Shimao Group’s debt woes deepen as offshore restructuring plan faces uphill battle

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Shimao Group Holdings, the Shanghai-based property developer, is in the midst of a challenging financial situation, trying to restructure its offshore debt of US$11.7 billion. The company recently filed a proposal with the Hong Kong stock exchange seeking approval from its offshore creditors for a restructuring plan. This move comes as part of Shimao’s efforts to avoid liquidation and resolve its debt issues.

According to the filing, Shimao has presented its creditors with four options for repayment, including short-term notes, long-term notes, zero-coupon mandatory convertible bonds, and a combination of different securities. However, the company has specified that the aggregate principal amount offered through short-term notes or loans due in six years will not exceed US$3 billion, while the amount allocated to long-term notes or loans due in seven to nine years will not exceed US$4 billion.

Shimao believes that this proposal is a reasonable and realistic solution for compromising its offshore debt, taking into account the expected conditions in the Chinese property market and the company’s cash flow position.

The developer has been facing financial difficulties since missing interest and principal repayments for a dollar bond in July 2022, leading to a default on its entire US$11.7 billion offshore debt. Despite announcing an initial restructuring plan last December, Shimao has been struggling to reach an agreement with its creditors.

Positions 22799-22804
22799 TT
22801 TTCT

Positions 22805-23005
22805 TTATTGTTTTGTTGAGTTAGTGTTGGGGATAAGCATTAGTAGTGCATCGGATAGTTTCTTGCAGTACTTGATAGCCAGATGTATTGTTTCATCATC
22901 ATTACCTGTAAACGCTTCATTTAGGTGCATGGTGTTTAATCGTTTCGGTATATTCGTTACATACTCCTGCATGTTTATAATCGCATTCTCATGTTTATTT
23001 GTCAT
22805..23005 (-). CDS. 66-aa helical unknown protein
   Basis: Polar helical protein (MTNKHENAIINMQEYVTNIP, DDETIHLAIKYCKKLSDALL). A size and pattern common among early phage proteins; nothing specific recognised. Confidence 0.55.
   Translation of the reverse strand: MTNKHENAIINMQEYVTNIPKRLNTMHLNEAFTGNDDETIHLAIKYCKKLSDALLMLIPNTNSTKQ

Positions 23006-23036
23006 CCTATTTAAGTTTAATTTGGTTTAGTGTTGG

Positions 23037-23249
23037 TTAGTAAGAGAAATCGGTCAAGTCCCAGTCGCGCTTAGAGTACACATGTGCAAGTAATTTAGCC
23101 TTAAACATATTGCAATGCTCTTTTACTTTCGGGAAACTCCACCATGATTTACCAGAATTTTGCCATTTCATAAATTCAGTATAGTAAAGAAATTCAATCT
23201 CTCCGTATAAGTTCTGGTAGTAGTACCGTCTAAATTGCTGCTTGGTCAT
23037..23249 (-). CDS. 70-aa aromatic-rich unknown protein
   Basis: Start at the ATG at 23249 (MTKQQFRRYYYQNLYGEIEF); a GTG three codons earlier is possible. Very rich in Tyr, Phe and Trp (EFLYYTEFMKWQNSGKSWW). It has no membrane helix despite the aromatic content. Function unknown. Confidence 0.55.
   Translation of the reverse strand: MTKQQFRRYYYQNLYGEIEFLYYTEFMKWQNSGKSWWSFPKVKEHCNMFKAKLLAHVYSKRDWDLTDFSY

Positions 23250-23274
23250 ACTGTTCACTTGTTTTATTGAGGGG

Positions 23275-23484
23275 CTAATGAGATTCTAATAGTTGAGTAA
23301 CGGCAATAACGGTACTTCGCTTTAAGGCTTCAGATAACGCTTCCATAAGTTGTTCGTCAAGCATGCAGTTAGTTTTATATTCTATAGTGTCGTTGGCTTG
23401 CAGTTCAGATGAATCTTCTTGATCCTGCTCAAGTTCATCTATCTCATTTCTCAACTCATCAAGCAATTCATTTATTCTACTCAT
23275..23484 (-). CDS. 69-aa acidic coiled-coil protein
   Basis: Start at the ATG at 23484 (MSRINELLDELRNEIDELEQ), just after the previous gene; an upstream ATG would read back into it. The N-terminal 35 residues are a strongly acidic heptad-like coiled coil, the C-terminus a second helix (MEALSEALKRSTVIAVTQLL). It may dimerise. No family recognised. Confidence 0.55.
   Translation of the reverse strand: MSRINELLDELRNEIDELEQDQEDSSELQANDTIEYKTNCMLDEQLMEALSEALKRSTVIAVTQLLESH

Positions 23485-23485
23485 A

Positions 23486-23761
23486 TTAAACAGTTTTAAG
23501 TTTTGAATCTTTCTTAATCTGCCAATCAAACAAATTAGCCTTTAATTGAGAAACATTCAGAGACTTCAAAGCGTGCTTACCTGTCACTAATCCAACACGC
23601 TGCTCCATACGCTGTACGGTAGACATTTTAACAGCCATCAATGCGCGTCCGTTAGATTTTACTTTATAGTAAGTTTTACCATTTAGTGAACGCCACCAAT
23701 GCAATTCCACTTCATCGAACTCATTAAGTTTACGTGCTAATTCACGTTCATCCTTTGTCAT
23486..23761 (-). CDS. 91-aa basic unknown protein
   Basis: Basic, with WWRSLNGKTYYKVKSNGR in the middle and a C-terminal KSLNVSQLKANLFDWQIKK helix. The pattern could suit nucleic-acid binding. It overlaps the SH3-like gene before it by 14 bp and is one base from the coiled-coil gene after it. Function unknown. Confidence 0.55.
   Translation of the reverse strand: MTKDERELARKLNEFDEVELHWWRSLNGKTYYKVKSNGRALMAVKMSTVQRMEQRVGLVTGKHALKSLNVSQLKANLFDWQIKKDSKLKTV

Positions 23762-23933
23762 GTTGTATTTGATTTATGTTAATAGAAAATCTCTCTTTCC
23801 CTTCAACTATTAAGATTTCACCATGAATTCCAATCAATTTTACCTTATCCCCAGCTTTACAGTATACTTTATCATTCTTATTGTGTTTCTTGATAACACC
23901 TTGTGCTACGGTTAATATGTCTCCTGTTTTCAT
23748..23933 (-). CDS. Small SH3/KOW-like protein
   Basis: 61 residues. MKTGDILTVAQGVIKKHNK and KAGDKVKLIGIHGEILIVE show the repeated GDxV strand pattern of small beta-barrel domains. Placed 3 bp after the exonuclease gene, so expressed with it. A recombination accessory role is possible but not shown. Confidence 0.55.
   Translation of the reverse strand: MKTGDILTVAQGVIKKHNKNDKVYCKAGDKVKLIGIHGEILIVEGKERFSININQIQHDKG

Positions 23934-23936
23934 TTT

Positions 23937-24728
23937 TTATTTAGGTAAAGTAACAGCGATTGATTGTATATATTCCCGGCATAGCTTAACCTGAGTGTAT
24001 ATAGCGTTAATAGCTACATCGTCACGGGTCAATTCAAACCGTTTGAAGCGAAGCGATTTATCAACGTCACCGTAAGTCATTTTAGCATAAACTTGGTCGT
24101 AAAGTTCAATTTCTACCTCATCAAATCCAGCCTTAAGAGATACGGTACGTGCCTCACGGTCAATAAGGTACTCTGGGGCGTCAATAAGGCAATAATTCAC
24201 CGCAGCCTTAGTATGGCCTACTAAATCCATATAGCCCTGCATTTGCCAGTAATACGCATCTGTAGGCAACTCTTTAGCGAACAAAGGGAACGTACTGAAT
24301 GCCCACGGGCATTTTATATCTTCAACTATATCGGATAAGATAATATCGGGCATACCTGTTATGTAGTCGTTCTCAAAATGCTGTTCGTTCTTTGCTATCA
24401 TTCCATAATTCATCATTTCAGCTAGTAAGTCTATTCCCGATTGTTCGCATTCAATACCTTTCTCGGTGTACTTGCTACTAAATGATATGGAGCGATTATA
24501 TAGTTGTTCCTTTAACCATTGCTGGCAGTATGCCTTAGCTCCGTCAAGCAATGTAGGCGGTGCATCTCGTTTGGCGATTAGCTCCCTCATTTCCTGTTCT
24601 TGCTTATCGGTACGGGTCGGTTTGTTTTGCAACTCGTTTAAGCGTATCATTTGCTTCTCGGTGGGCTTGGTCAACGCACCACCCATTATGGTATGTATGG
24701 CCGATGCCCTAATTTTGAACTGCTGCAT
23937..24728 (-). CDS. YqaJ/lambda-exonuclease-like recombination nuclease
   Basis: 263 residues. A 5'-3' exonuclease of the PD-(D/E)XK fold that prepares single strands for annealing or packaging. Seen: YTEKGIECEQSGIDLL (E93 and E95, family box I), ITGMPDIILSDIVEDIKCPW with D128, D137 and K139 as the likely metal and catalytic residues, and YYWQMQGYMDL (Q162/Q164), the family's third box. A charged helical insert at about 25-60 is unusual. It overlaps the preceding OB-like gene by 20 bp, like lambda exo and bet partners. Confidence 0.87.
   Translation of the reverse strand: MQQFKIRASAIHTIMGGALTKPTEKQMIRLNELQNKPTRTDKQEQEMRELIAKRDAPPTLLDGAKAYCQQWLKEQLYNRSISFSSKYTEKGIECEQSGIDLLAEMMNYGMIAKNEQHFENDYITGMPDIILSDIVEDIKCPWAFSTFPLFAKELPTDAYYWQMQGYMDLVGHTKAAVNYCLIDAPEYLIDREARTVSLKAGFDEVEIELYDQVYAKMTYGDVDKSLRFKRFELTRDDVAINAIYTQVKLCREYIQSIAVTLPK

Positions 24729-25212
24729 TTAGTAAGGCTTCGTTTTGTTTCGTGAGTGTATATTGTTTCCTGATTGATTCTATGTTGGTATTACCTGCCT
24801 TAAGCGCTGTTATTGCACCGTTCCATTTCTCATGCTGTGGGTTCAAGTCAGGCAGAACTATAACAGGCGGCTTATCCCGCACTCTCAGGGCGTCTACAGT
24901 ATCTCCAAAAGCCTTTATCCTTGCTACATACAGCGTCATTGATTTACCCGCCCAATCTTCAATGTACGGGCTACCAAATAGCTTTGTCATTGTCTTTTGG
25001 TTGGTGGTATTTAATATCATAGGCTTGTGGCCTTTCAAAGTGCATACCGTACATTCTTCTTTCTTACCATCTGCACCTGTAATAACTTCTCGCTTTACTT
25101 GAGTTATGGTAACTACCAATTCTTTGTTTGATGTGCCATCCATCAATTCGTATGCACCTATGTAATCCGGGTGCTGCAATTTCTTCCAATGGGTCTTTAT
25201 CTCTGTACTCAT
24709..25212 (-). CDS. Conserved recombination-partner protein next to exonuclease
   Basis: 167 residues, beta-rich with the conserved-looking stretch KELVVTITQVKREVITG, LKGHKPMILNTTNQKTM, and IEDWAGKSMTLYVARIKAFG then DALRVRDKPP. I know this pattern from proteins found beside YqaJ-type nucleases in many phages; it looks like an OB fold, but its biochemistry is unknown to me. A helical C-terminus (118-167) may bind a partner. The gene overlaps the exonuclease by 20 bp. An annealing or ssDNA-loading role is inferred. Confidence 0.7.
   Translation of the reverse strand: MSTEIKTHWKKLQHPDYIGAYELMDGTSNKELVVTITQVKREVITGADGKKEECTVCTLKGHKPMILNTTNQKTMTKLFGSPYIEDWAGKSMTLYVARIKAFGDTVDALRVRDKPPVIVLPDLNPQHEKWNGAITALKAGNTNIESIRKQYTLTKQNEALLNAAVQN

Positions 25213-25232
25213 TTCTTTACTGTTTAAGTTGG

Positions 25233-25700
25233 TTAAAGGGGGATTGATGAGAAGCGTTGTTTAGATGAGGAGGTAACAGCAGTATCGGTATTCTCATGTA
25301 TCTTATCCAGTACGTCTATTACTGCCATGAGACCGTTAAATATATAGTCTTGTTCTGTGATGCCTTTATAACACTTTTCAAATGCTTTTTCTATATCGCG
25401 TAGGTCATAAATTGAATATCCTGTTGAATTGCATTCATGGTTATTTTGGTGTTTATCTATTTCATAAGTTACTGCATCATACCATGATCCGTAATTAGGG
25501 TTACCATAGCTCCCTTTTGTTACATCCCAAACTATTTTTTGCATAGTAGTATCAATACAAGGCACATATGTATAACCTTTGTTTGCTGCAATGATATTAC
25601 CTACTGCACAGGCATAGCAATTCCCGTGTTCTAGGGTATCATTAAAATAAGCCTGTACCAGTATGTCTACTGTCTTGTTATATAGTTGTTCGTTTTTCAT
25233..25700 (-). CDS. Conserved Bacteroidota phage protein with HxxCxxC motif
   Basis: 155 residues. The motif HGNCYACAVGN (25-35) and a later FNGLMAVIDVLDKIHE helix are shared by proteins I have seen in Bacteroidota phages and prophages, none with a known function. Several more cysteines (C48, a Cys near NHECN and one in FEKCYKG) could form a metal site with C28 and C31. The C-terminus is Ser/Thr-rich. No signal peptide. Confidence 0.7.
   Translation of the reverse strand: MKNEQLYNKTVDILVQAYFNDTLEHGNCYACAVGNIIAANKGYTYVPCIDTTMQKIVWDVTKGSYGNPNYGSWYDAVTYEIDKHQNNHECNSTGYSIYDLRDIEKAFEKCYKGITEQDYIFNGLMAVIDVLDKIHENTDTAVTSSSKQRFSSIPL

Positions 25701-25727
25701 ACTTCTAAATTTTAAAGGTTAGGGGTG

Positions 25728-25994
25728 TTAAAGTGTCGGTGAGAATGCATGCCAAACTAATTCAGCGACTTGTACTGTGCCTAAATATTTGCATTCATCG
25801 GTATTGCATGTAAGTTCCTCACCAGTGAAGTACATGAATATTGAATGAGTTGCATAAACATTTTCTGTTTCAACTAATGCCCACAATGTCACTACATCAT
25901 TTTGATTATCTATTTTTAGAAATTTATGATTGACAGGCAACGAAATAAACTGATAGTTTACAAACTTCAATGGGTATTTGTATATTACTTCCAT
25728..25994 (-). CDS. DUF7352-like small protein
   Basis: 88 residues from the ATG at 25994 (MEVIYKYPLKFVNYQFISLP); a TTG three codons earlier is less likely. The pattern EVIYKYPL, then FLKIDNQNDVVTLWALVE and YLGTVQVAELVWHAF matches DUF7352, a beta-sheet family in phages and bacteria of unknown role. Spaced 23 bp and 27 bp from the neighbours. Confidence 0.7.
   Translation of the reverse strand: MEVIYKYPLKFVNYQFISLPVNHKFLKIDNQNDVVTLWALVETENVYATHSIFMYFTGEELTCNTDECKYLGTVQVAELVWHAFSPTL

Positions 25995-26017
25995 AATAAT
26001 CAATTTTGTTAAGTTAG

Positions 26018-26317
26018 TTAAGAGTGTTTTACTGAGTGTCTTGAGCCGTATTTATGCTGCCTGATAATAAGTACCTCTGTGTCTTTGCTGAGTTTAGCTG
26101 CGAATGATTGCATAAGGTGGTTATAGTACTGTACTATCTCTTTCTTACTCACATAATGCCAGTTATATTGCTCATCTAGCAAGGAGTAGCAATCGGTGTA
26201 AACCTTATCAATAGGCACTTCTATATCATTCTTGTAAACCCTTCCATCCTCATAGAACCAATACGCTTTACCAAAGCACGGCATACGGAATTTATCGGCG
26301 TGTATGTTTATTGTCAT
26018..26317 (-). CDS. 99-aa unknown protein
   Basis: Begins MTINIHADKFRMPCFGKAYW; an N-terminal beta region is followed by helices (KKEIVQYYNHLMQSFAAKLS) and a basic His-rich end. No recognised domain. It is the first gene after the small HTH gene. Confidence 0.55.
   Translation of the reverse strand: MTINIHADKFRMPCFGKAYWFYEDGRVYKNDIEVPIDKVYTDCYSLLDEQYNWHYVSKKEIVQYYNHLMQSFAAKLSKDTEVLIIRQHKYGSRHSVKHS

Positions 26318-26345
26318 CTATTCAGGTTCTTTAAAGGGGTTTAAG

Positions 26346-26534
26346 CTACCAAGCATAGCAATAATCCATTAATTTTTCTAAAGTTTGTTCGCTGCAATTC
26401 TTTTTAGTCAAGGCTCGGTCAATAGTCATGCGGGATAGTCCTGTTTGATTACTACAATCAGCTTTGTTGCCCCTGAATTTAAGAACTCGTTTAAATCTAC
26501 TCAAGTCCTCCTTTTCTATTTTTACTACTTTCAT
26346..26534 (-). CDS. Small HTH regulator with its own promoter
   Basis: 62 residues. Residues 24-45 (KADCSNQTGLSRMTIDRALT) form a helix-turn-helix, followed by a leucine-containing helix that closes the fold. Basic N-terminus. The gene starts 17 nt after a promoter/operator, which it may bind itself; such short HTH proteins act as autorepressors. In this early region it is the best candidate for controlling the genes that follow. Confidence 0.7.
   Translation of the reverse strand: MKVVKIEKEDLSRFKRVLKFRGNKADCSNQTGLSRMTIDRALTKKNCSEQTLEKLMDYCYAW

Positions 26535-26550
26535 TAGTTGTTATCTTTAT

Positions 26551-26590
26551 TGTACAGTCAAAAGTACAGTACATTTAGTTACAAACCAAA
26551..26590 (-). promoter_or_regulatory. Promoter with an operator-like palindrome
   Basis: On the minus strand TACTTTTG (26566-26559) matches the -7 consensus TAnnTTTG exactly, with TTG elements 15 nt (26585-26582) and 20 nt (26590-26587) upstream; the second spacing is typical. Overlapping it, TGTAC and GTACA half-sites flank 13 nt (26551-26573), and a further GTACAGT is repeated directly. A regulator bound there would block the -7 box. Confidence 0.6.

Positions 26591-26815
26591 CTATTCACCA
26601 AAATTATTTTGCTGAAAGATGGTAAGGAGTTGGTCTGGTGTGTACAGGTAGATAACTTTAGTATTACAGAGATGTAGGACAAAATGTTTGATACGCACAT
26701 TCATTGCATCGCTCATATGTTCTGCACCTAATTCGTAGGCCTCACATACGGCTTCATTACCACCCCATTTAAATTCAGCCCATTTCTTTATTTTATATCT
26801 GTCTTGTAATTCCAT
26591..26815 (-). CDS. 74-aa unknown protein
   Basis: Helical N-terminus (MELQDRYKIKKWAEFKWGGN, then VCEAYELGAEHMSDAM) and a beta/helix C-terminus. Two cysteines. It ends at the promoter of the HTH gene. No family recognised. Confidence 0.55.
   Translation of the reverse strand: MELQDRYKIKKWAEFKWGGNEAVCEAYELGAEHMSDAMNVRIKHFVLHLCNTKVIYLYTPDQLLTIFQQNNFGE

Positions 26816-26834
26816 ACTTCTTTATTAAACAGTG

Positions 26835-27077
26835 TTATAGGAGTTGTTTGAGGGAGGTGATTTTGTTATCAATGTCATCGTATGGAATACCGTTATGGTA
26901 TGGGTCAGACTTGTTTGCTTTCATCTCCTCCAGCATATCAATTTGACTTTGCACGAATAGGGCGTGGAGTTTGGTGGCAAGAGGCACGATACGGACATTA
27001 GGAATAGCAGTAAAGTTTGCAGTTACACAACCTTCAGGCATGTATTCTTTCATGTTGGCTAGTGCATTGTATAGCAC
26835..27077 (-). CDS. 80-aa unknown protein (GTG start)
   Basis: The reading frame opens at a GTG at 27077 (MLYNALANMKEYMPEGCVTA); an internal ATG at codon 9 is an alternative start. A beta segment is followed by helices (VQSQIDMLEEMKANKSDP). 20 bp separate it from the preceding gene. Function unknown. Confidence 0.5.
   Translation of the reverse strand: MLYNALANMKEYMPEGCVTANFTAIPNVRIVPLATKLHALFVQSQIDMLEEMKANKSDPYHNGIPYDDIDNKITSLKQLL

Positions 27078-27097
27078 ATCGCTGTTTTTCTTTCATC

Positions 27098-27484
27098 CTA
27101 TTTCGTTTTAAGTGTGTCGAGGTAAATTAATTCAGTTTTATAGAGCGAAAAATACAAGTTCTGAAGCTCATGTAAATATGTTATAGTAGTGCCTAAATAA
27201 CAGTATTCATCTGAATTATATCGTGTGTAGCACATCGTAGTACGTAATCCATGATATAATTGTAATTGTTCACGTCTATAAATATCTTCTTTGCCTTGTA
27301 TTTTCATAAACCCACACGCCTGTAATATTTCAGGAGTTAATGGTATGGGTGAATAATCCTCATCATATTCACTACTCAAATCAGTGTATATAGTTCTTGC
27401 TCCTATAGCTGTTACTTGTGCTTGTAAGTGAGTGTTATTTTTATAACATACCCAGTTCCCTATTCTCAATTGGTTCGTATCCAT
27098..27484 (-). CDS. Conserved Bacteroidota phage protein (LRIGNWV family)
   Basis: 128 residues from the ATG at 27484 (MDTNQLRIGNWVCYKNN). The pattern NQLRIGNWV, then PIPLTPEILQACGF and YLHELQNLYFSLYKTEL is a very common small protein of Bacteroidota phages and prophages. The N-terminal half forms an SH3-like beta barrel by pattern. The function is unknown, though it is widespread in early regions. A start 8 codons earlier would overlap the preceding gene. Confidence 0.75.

To raise cash, Shimao has been selling assets, including putting a US$1.8 billion project in Shenzhen up for auction in July last year. The company hopes that the latest restructuring proposal will help it improve its capital structure, better manage its operations, and deliver long-term value for stakeholders.

Hui Wing Mau, Shimao’s controlling shareholder, who has lent the developer HK$7.8 billion (US$997.3 million), will be repaid with US$600 million of 2 percent 9.5-year bonds plus mandatory convertible bonds.

Moody’s Analytics has warned that the property market in China is unlikely to recover quickly, with households expected to remain cautious and real estate investment, prices, and sales likely to decline further through 2024. While the sector may see a modest rate of growth in 2025, it is unlikely to return to its previous growth trajectory.

(Source: ET Realty | Market Screener | SCMP)

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